Klinger, E. (in press, 2008). Daydreaming and fantasizing: Thought flow and motivation. In K. Markman, B. Klein, and J. Suhr (Eds), Handbook of imagination and mental simulation. New York : Psychology Press.
ABSTRACT: Daydreams constitute a default form of mental processing while people are awake and not using all of their mental capacity for instrumental work. Their content is determined by the confluence of their current concerns—the latent brain processes that form the substrates for goal pursuits—and goal-related cues, whether external or internal. Because brains give processing priority to cues related to goal pursuits, daydreams compete for attention with tasks at hand. If concerns are particularly pressing and emotionally laden, daydreams may intensify to take the form of worry and rumination. Daydreams are part of a mental process that continues through sleep. They appear to serve a planning function, one consequence of which is that daydreams advance goal pursuits insofar as they include not only desired outcomes but also the challenges and steps on the path to goal attainment. One hazard of this planning function is that sexually or criminally deviant daydreams may maintain motivation and mold action plans for deviant actions. Another hazard is that rumination that is devoid of effective planning and problem-solving is likely to deepen and prolong depression. However, normal positive daydreaming is not a risk factor for psychopathology.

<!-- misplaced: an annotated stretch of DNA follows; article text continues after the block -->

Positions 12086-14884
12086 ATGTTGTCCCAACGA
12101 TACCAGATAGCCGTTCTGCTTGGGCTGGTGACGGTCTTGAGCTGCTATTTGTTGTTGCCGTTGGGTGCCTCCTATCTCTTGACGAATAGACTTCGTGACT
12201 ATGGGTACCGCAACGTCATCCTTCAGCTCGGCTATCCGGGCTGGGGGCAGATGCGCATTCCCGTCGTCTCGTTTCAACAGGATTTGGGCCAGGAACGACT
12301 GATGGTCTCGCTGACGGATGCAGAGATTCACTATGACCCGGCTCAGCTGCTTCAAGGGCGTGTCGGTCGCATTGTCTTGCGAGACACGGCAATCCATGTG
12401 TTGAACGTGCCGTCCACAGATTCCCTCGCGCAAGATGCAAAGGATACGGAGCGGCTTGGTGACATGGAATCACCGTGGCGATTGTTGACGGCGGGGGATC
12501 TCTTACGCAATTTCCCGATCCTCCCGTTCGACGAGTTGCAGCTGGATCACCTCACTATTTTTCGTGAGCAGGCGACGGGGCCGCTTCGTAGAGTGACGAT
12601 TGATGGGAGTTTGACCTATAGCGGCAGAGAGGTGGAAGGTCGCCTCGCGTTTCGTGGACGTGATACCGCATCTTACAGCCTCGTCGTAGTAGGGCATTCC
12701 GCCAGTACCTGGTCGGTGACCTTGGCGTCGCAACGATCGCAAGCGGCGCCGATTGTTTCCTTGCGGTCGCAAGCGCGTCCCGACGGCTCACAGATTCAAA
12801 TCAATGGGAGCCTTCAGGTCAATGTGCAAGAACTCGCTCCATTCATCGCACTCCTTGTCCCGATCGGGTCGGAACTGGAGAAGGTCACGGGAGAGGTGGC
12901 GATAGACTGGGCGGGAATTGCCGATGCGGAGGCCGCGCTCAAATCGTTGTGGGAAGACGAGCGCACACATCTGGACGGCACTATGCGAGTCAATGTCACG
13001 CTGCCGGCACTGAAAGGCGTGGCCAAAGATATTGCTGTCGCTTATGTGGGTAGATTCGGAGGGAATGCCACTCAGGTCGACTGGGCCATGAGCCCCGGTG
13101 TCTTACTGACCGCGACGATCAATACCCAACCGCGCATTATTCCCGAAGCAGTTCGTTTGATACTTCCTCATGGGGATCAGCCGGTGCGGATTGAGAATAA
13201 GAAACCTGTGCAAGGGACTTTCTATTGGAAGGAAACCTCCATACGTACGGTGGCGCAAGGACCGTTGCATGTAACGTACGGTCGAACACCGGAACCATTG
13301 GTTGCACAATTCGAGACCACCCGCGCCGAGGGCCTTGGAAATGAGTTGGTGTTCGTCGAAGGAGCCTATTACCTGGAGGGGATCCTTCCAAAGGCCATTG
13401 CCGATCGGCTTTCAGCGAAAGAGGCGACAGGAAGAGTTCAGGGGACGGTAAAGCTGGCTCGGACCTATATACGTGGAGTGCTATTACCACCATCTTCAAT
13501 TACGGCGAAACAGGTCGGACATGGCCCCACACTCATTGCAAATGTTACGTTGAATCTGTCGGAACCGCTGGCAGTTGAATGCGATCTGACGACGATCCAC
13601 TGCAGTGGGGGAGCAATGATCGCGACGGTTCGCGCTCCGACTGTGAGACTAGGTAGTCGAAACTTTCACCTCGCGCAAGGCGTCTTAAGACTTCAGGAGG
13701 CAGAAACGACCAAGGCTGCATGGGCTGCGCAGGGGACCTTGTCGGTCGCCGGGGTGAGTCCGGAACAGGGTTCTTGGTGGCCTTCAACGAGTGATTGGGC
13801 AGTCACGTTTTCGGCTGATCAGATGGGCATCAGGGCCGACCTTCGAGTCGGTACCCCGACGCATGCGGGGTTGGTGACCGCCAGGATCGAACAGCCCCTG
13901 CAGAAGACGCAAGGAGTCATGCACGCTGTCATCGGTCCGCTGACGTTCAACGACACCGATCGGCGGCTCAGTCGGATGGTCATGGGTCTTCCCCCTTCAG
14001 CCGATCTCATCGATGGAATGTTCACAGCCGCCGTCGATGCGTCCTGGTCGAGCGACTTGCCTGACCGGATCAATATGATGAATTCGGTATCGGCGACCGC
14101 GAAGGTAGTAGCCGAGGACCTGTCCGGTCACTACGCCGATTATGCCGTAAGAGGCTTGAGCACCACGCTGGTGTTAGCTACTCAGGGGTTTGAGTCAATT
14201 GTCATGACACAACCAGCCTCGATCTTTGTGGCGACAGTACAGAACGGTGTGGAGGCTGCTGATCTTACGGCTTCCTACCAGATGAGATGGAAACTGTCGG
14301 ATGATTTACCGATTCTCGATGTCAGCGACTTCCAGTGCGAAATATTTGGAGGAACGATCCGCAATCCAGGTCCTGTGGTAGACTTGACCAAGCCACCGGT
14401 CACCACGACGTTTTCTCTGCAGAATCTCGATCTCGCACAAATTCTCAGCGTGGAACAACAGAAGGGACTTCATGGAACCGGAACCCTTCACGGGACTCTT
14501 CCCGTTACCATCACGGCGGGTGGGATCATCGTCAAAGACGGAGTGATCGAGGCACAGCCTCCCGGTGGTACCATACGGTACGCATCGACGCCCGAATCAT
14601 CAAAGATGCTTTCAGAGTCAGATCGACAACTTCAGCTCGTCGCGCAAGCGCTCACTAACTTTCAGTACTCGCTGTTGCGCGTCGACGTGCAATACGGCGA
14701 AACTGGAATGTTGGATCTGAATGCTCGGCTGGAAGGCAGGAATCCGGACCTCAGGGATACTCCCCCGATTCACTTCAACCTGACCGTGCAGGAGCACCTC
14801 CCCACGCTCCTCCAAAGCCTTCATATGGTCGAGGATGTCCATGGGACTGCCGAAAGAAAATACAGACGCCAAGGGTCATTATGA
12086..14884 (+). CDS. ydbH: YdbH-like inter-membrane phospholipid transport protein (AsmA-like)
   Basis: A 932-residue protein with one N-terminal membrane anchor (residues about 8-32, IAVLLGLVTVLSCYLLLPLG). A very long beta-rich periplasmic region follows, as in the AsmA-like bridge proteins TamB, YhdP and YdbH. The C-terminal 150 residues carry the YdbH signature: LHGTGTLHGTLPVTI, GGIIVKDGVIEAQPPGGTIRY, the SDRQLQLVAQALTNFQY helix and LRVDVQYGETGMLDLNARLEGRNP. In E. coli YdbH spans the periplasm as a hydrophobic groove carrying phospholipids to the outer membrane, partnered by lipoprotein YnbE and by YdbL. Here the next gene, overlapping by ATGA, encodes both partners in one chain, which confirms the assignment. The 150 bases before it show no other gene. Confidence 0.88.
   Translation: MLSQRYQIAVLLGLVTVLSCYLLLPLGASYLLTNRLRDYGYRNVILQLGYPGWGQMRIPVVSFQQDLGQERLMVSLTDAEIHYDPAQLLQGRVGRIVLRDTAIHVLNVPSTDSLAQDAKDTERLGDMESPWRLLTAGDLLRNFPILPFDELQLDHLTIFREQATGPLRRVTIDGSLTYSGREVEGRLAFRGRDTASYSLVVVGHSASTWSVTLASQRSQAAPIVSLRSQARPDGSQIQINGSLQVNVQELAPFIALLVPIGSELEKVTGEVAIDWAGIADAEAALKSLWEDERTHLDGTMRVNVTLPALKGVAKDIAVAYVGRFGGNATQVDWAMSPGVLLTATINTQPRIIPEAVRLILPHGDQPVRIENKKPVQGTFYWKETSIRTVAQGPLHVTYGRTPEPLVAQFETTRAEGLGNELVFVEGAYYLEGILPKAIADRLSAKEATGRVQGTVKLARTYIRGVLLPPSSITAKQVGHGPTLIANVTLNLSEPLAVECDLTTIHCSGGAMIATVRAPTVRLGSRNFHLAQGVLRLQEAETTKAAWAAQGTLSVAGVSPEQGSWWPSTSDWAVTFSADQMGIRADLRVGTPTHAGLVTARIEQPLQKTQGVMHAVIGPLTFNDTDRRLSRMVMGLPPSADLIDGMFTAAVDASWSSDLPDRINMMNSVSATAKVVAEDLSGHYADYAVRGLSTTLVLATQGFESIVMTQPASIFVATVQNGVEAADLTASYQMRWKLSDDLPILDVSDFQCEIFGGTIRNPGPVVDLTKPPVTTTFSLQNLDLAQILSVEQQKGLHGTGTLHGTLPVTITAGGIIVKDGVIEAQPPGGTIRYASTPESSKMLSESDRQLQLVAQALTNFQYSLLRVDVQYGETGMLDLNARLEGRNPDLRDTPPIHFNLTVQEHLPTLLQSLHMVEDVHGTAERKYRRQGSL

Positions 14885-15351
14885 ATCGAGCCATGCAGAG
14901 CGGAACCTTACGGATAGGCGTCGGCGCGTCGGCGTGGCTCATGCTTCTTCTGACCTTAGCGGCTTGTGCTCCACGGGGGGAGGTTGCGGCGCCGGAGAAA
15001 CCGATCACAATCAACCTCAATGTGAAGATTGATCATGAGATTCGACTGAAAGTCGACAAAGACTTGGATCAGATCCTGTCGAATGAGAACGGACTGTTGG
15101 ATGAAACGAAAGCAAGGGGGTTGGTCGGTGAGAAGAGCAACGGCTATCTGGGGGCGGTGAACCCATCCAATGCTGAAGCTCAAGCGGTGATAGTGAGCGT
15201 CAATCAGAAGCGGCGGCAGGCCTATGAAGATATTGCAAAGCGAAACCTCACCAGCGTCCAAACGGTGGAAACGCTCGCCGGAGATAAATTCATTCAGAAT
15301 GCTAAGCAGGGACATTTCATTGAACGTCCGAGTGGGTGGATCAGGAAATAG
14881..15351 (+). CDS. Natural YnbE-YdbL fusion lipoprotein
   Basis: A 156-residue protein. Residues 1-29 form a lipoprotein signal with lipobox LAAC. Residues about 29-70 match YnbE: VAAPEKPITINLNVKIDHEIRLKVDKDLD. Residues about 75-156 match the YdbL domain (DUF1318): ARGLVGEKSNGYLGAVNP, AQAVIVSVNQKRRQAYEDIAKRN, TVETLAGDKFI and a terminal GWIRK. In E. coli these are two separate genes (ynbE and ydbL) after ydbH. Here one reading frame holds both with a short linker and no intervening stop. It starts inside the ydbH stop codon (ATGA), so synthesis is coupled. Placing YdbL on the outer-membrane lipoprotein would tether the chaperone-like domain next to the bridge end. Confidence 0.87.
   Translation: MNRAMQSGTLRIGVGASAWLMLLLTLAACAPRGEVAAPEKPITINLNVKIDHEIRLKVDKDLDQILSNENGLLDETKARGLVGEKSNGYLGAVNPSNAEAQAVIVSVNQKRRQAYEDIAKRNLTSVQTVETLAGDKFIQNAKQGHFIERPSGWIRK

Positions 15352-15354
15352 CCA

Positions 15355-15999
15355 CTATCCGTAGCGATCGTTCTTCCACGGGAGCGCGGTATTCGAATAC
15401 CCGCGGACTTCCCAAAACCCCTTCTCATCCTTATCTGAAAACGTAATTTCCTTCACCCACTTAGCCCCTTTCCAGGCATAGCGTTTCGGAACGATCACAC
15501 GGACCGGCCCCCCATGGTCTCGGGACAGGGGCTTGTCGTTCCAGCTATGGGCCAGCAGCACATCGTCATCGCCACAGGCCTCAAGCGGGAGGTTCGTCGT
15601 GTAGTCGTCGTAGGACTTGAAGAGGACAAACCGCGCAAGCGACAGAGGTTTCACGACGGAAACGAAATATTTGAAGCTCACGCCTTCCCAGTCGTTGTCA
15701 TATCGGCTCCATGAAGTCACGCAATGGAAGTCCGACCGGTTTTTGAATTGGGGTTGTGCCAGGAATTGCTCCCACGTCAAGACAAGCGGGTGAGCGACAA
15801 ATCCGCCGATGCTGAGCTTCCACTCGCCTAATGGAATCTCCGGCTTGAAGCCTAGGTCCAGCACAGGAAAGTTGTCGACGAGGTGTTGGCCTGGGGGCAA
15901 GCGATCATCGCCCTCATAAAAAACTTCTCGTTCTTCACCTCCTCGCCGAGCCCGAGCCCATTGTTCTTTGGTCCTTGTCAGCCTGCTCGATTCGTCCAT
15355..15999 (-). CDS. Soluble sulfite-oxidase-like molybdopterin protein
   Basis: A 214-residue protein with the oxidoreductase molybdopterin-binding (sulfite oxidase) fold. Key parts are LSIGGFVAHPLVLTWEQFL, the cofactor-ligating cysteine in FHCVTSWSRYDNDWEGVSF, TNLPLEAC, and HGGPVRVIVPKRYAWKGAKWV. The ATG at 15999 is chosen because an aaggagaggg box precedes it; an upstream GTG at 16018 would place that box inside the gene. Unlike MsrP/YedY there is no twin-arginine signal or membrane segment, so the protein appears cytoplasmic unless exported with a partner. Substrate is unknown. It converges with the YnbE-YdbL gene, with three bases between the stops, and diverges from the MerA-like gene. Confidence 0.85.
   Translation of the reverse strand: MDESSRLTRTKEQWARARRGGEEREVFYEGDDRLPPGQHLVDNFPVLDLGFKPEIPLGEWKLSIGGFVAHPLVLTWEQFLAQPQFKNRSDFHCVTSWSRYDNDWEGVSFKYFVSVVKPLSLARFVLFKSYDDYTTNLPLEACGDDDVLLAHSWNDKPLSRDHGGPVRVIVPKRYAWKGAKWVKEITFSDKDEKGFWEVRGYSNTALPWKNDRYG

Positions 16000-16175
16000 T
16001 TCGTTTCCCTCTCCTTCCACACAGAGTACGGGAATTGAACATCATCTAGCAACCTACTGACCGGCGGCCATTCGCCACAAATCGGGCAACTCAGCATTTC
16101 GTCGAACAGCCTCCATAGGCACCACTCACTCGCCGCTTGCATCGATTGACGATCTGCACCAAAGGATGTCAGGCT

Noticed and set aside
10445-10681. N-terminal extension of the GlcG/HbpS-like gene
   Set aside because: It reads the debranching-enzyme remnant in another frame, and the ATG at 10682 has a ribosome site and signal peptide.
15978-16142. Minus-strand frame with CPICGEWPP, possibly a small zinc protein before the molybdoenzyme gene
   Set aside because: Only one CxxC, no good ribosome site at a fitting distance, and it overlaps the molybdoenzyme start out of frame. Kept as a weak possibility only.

Sellen, J. L., McMurran, M., Cox, W. M., Theodosi, E., & Klinger, E. (2006). The Personal Concerns Inventory (Offender Adaptation): Measuring and enhancing motivation to change. International Journal of Offender Therapy and Comparative Criminology, 50, 294-305.
ABSTRACT: Measuring offenders' motivation for treatment is important for selection and monitoring treatment engagement, yet few psychometrically robust measures of motivation exist. The Personal Concerns Inventory (PCI) was developed to assess motivation to change in people with addictive behaviours. It focuses on identifying goals in a wide variety of life areas, and two profiles have consistently been identified—adaptive and maladaptive. This study aimed to adapt the PCI for use with offenders and assess its suitability. Following amendment, 11 men serving prison sentences were interviewed using the PCI (Offender Adaptation, OA). Personal concerns related to self-change, and partner, family, and relationships were most commonly identified. Scores suggested that offenders show adaptive and maladaptive profiles, similar to those previously identified. The PCI (OA) has promise for use with offenders, although the issue of whether the PCI (OA) is better viewed as a measure of motivation or a motivational enhancer remains for further research.